NEW DELHI: The Centre Monday moved the Supreme Court seeking urgent hearing on the report filed by a high-level committee regarding the role of erring police officials in the 1994 espionage case relating to ISRO scientist Nambi Narayanan who had been acquitted and was eventually awarded Rs 50 lakh compensation by the top court.
The matter was mentioned for urgent hearing by Solicitor General Tushar Mehta before a bench, headed by Chief Justice S A Bobde, which said that the case would be heard next week.
Mehta told the bench, also comprising Justices A S Bopanna and V Ramasubramanian, that the report has been filed by the committee and it be considered as this is a "national issue".
The bench said it understands that it is an important matter but "not a very urgent matter".
"We will take it up next week," the bench said.
The apex court had on September 14, 2018, appointed a three-member panel, headed by its former judge Justice (retd) D K Jain, while directing the Kerala government to cough up Rs 50 lakh compensation for compelling Narayanan to undergo "immense humiliation".
It had ordered setting up of the committee to take appropriate steps against the erring officials for causing "tremendous harassment" and "immeasurable anguish" to Narayanan and had directed the Centre and state government to nominate one officer each in the panel.
Terming the police action against the ex-scientist of the Indian Space Research Organisation (ISRO) as a "psycho-pathological treatment", the apex court had in September 2018 said that his "liberty and dignity", basic to his human rights, were jeopardised as he was taken into custody and, eventually, despite all the glory of the past, was compelled to face "cynical abhorrence".
The espionage case, which had hit the headlines in 1994, pertained to allegations of transfer of certain confidential documents on India's space programme to foreign countries by two scientists and four others, including two Maldivian women The scientist was arrested when the Congress was heading the government in Kerala.
The three-member investigation panel submitted its report in a sealed cover to the apex court recently.
The CBI, in its probe, had held that the then top police officials in Kerala were responsible for Narayanan's illegal arrest.
The case also had its political fallout, with a section in the Congress targeting the then Chief Minister late K Karunakaran over the issue, that eventually led to his resignation.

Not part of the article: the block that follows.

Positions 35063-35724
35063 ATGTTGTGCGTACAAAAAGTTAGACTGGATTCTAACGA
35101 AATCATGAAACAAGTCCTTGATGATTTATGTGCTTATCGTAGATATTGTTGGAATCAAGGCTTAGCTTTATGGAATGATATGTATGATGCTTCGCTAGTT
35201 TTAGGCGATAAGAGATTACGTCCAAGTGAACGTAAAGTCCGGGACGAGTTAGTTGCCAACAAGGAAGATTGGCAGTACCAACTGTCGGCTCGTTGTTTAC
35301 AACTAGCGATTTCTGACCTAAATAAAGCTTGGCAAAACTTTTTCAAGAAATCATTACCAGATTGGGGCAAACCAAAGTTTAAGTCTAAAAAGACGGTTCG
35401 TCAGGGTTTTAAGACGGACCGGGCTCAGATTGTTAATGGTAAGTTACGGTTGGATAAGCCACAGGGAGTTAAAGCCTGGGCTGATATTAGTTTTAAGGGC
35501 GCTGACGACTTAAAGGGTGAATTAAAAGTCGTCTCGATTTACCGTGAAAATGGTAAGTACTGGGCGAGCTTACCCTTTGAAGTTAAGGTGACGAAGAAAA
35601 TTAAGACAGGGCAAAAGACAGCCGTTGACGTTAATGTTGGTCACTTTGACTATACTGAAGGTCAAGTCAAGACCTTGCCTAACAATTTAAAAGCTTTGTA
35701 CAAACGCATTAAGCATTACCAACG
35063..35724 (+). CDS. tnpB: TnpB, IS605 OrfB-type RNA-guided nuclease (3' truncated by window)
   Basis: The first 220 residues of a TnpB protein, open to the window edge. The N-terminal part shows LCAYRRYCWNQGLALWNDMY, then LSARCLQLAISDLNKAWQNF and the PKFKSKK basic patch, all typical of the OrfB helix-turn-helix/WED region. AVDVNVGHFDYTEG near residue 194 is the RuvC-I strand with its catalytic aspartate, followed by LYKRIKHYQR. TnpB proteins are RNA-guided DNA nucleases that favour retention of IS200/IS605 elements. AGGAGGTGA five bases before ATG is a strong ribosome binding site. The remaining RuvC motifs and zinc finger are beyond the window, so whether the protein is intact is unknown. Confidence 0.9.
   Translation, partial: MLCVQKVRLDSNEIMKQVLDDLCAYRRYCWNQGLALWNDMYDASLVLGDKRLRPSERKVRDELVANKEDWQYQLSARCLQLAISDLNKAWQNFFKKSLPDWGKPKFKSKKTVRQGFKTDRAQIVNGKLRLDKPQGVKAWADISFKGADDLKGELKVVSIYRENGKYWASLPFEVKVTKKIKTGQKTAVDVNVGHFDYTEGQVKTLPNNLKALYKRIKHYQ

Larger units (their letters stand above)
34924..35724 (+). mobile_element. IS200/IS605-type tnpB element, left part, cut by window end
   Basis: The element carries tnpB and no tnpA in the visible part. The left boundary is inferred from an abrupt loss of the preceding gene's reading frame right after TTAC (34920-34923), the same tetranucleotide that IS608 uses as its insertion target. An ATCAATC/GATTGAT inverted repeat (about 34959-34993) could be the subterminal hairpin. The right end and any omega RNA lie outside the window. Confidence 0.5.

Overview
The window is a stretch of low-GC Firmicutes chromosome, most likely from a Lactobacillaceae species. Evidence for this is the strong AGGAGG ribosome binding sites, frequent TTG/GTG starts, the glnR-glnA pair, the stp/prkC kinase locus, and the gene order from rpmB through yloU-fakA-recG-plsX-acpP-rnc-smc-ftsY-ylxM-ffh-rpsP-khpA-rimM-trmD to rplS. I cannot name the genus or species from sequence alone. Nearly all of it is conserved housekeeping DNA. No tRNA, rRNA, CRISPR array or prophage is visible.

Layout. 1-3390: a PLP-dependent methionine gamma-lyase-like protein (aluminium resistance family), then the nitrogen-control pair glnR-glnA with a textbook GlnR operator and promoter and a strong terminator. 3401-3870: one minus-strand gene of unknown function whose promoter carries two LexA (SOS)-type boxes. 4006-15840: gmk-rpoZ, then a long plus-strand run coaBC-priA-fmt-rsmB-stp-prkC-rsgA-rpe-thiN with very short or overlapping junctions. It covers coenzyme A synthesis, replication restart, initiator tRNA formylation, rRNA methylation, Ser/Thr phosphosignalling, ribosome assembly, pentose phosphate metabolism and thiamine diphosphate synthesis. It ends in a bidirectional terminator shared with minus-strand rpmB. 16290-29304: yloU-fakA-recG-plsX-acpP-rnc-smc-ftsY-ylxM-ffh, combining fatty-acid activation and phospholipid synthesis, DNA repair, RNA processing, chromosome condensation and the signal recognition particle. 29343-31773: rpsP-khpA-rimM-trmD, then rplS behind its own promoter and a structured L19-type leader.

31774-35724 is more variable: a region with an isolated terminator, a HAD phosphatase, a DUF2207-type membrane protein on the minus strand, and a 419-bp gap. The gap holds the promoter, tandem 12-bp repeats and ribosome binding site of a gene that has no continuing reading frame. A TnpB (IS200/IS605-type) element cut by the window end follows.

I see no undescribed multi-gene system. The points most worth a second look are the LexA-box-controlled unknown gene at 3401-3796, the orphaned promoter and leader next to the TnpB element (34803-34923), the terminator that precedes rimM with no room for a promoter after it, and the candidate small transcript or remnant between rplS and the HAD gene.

Over a period of almost two-and-a-half years, the panel headed by Justice Jain examined the circumstances leading to the arrest.
The 79-year-old former scientist, who was given a clean chit by the CBI, had earlier said that the Kerala police had "fabricated" the case and the technology he was accused to have stolen and sold in the 1994 case did not even exist at that time.
Narayanan had approached the apex court against a Kerala High Court judgement that said no action needed to be taken against former DGP Siby Mathews, who was then heading the SIT probe team, and two retired superintendents of police K K Joshua and S Vijayan, who were later held responsible by the CBI for the scientist's illegal arrest.
"There can be no scintilla of doubt that the appellant, a successful scientist having national reputation, has been compelled to undergo immense humiliation. The lackadaisical attitude of the state police to arrest anyone and put him in police custody has made the appellant to suffer the ignominy," the apex court had said in its September 2018 order.
"The dignity of a person gets shocked when psycho-pathological treatment is meted out to him. A human being cries for justice when he feels that the insensible act has crucified his self-respect," the top court had said.
It had accepted Narayanan's plea that the authorities, who were responsible for causing such a "harrowing effect" on his mind, should face "legal consequences".
The CBI, while giving clean chit to the scientist, had said that Siby Mathews had left "the entire investigation to IB surrendering his duties" and ordered indiscriminate arrest of the scientist and others without adequate evidence being on record.
The case had caught attention in October 1994, when Maldivian national Rasheeda was arrested in Thiruvananthapuram for allegedly obtaining secret drawings of ISRO rocket engines to sell to Pakistan.
Narayanan, the then director of the cryogenic project at ISRO, was arrested along with the then ISRO Deputy Director D Sasikumaran, and Fousiya Hasan, a Maldivian friend of Rasheeda.